Wildlife Watch: American marten
ROXBURY, Vt. (WCAX) - Vermont Fish and Wildlife continues its work to bring back the American Marten population in Vermont, an endangered species in the state.
A member of the weasel family, marten are usually a reddish color and can be identified with their orange throat patch and eyebrows that stick up. “They are native to this state, but around the 1800s, when we lost many of our iconic wildlife species, marten disappeared as well. And that’s because we cleared the forest, and we went from about 95% forest to about 35% forest and marten are a species of late or older forests -- they like old forests. And then we had unregulated harvest of these animals -- all animals. There were no seasons, no bag limits at that point, so we lost most of the species that people recognize in Vermont today,” said Kim Royer, a biologist with Vermont Fish and Wildlife.
In the 1980s, Royer says the state received a grant and that she was a part of the group that worked to reintroduce marten back to Vermont. “We partnered with Maine fish and wildlife and New York fish and wildlife and the Forest Service and we hired trappers in both of those states to live trap marten. And then they would hold them and feed them and would make swings up to Maine and down to New York, pick them up and release them to the southern Greens,” Royer said.
Reporter Ike Bendavid: Several decades later, what happened to those marten that were brought back in the 80s?
Kim Royer: We actually thought that reintroduction had failed. We brought these animals in, we actually radio-collared some, tracked them for a while. Some stuck around, some disappeared.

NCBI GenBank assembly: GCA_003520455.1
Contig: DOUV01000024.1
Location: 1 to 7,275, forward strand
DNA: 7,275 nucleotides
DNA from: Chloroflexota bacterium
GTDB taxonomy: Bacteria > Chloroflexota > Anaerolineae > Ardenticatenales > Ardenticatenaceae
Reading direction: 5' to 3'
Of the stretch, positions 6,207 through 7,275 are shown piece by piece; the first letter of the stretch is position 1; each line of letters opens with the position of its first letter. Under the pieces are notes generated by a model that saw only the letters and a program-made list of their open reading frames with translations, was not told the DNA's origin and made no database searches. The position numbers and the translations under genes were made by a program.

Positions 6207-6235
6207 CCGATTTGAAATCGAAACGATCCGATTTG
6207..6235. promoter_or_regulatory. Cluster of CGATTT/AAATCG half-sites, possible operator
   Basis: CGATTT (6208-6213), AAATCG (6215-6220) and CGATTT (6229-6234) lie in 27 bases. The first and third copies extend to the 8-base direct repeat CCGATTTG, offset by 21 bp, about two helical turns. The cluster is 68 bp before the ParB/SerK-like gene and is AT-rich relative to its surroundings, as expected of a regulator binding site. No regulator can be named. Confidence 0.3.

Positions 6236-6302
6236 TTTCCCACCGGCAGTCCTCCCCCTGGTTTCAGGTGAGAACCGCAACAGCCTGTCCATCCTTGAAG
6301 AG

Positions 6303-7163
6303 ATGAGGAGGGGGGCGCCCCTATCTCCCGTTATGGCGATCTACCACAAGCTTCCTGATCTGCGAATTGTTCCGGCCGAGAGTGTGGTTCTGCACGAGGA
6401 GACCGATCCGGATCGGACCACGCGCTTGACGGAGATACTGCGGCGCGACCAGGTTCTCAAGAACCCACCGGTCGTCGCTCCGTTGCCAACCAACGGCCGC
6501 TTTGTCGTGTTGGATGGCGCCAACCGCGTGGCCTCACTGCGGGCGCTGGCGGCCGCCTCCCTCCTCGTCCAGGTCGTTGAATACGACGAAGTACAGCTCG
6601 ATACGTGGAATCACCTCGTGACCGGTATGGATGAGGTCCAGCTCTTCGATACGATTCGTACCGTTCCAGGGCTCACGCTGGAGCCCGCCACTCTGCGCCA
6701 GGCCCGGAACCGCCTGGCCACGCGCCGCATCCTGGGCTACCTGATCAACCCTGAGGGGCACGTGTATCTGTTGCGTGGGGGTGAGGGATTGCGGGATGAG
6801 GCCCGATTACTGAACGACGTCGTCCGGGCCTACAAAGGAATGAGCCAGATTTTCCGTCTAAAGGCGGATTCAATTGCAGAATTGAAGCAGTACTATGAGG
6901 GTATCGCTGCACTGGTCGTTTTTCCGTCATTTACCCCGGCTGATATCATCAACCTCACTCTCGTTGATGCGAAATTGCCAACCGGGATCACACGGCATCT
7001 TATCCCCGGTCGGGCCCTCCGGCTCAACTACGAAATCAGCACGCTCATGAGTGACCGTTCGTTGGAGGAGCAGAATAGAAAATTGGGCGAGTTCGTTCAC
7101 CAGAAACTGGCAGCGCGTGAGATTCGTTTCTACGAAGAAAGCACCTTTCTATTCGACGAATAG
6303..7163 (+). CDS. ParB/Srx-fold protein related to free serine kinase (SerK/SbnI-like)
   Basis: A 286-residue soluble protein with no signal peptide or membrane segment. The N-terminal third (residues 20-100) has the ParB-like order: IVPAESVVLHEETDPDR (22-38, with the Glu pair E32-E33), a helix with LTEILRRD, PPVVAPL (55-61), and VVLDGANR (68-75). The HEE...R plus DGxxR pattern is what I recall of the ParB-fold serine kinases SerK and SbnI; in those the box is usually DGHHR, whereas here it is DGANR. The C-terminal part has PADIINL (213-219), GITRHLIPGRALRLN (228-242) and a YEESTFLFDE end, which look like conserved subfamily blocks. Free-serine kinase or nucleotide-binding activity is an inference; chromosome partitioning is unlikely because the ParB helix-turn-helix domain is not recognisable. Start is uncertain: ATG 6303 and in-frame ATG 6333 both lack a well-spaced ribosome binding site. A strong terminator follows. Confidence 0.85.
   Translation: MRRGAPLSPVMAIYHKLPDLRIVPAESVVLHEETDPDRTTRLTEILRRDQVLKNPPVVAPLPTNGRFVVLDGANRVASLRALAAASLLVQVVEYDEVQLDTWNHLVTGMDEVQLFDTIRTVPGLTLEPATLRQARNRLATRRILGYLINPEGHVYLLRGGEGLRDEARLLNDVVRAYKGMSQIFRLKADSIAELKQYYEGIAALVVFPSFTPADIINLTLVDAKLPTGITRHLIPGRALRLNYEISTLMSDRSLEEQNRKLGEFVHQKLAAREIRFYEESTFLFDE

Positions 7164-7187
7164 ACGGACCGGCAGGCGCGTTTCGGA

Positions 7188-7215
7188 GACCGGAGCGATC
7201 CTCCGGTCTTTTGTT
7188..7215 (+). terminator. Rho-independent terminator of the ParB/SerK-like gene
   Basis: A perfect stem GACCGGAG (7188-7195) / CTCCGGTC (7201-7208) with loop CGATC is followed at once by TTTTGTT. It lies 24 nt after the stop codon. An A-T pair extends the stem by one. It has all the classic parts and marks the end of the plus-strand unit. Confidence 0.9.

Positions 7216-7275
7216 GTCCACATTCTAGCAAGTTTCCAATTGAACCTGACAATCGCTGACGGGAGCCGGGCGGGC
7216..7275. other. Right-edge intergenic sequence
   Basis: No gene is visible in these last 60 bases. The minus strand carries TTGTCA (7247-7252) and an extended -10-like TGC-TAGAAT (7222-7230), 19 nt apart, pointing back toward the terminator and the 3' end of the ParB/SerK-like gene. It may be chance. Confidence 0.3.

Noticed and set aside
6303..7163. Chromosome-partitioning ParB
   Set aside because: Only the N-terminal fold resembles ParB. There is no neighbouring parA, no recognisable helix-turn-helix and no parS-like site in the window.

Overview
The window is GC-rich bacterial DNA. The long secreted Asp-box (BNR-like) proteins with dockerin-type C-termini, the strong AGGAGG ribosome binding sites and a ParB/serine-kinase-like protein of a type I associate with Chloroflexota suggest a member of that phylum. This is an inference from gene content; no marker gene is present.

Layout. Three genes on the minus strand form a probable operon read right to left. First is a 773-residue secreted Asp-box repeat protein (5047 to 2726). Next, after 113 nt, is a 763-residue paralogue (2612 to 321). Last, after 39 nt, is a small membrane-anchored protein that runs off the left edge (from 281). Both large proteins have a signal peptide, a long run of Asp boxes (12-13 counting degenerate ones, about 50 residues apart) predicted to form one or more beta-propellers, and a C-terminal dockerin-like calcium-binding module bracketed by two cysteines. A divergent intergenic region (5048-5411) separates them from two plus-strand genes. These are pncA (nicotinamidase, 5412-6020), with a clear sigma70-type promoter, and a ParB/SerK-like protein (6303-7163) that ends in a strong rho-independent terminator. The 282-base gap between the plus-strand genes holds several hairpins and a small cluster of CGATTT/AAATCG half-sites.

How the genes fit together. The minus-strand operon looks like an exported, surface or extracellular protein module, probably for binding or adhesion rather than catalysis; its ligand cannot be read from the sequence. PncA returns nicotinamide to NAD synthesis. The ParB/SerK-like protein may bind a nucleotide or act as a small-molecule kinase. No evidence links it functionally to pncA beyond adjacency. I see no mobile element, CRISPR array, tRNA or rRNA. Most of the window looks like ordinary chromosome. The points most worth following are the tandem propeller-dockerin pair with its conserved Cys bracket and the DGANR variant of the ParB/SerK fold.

Biologists set up trail cameras, but Royer says they were catching a different animal. “We thought that fisher were probably out-competing the marten. And like I said, marten need deep fluffy snow to outcompete fisher because they hunt under the snow, they are subnivean hunters,” she said.
But just a few years ago, there were signs of hope with new sightings. “We actually started to get reports from trappers in the southern Greens that they we’re seeing tracks and seeing sign of marten, and at first we were a little suspicious because they can look like mink tracks or small fisher tracks, but we started getting photos from trappers,” Royer said.
Royer and other biologists set up a camera study to determine the distribution and reproduction and she says the results have been promising. “We have a very nice core population in the southern Green Mountain National Forest that looks to be reproducing and we are hoping they will hit some threshold where they will start dispersing and moving into other habitats,” Royer said.
Reporter Ike Bendavid: That’s a big accomplishment.
Kim Royer: It’s a legacy which I’m really excited about and proud of... When you work for fish and wildlife, you sort of think that’s what your supposed to be doing for work, and a lot of what we do is collecting data and working on computers. And to actually work with an animal and release them into the wild and have it be a success is really wonderful.
The exact population of marten in Vermont is uncertain but Royer says they will continue to monitor the native species which found their way back home.
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